Life in Victorian times was arguably considerably more dangerous than now, if the newspaper reports of the time are anything to go by, writes Jeremy Clay.
A recent BBC News Magazine piece set out the dangers within the Victorian or Edwardian home. But there were plenty of ways to come a cropper outside the home.
1. Killed by a mouse
An equation familiar to anyone who's sat through a few old episodes of Tom and Jerry. Women + Mice = localised uproar. It's a sexist old TV trope, of course, but it played out for real in England in 1875, when a mouse dashed suddenly on to a work table in a south London factory.
Into the general commotion which followed, a gallant young man stepped forward and seized the rodent. For a glorious moment, he was the saviour of the women who'd scattered. It didn't last. The mouse slipped out of his grasp, ran up his sleeve and scurried out again at the open neck of his shirt. In his surprise, his mouth was agape. In its surprise, the mouse dashed in. In his continued surprise, the man swallowed.
"That a mouse can exist for a considerable time without much air has long been a popular belief and was unfortunately proved to be a fact in the present instance," noted the Manchester Evening News, "for the mouse began to tear and bite inside the man's throat and chest, and the result was that the unfortunate fellow died after a little time in horrible agony."
2. Crushed by his own invention
Sam Wardell couldn't afford to oversleep. He was the lamplighter in the New York town of Flatbush in the mid-1880s. He lit the streetlights in the evening, and needed to be up early to put them out again at dawn. It wasn't a job for slobs.
And so, with the boundless ingenuity of the age, he hit on a neat failsafe. He took a standard alarm clock and supercharged it, adding a Wallace and Gromit-style embellishment to ensure he woke in time. First he connected the clock by a wire to a catch he fitted to a shelf in his room. Then he placed a 10lb stone on the shelf. When the alarm struck, the shelf fell and the stone crashed to the floor. Ta-da!
It worked perfectly, and perhaps would have carried on doing so, if Wardell hadn't toyed with the configuration. One Christmas Eve he invited some friends round for a party and cleared his room of furniture to make space. When they left, he dragged his bed back into the room. He was tired, and didn't pay much attention to where he put it.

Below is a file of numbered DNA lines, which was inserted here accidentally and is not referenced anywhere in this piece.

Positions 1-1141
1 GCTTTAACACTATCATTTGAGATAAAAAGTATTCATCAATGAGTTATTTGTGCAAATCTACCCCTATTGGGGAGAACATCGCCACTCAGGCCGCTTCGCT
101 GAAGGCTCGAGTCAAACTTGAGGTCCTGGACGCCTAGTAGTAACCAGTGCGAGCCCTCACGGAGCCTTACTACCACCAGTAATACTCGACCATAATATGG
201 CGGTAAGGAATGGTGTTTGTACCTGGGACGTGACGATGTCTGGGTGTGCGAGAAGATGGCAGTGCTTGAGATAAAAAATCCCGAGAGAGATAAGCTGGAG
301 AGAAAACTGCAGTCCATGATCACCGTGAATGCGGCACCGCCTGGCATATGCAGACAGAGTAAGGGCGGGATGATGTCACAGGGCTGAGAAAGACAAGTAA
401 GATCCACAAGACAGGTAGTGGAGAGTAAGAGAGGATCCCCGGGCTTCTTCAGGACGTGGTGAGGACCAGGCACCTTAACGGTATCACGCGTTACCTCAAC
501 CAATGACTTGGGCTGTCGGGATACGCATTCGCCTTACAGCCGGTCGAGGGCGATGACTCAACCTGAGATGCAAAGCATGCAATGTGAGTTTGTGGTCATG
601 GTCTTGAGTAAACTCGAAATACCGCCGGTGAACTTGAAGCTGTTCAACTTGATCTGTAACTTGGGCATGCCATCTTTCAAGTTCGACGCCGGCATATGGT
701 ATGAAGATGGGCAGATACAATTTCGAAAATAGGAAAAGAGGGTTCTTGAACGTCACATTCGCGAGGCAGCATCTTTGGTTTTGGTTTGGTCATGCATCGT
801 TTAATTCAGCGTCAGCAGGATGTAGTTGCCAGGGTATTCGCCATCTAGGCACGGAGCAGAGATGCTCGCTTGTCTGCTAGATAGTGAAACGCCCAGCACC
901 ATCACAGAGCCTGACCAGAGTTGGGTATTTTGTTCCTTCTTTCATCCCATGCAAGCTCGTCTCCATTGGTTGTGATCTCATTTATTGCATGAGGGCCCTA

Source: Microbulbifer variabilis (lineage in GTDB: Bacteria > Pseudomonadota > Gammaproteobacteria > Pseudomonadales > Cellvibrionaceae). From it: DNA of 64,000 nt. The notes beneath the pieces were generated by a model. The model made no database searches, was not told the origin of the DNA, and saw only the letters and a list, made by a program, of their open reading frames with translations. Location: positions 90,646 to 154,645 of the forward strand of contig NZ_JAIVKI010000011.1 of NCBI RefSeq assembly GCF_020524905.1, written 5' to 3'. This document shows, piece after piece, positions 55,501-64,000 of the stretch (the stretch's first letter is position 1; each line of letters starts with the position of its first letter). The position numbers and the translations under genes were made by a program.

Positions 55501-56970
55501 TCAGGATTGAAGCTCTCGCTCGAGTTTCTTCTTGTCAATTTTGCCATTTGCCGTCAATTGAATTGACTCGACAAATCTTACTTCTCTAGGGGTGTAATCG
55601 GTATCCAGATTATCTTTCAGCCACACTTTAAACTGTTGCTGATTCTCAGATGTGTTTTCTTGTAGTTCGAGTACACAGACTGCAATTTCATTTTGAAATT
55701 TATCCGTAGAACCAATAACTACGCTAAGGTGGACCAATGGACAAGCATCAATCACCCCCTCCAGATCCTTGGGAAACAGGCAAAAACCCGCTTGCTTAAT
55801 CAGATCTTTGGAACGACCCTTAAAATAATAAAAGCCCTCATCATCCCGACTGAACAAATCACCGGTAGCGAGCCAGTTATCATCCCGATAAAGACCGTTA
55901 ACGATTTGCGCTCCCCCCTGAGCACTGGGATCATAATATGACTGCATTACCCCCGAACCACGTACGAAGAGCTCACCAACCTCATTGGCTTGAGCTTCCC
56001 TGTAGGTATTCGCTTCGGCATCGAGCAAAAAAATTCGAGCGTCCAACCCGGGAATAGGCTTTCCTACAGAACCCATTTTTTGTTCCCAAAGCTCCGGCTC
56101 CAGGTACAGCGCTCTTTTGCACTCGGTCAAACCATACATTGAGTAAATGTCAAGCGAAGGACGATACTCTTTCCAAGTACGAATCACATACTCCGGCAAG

At 05:00 the next morning, the alarm sounded. The shelf fell. The stone dropped straight onto the sleeping Wardell's head.
3. Killed by a coffin
Henry Taylor died an ironic death. He was a pall bearer in London's Kensal Green Cemetery, and was midway through a funeral when he caught his foot on a stone and stumbled. As he fell to the ground, the other bearers let go of the coffin, which fell on poor, prone Henry.
"The greatest confusion was created amongst the mourners who witnessed the accident," said the Illustrated Police News in November 1872, "and the widow of the person about to be buried nearly went into hysterics."
4. Killed by eating her own hair
The doctors were baffled. The patient was seriously ill, that much was clear, but they couldn't fathom the cause. So when the 30-year-old died, in a village in the English county of Lincolnshire, they asked her grieving relatives for permission to carry out a post-mortem. Whatever they imagined they might find, it can't possibly have been what they actually discovered - a solid lump, made up of human hair, weighing two pounds and looking for all the world like a black duck with a very long neck.
"This remarkable concretion had caused great thickening and ulceration of the stomach, and was the remote cause of her death," said the Liverpool Daily Post in 1869. "On inquiry, a sister stated that during the last twelve years she had known the deceased to be in the habit of eating her own hair."
Check out the rest here via BBC : 6. Torn to pieces by cats, 7. Drowned by decorum, 8. Killed by a drunken bear, 9. Laughed himself to death, and 10. Killed by a bet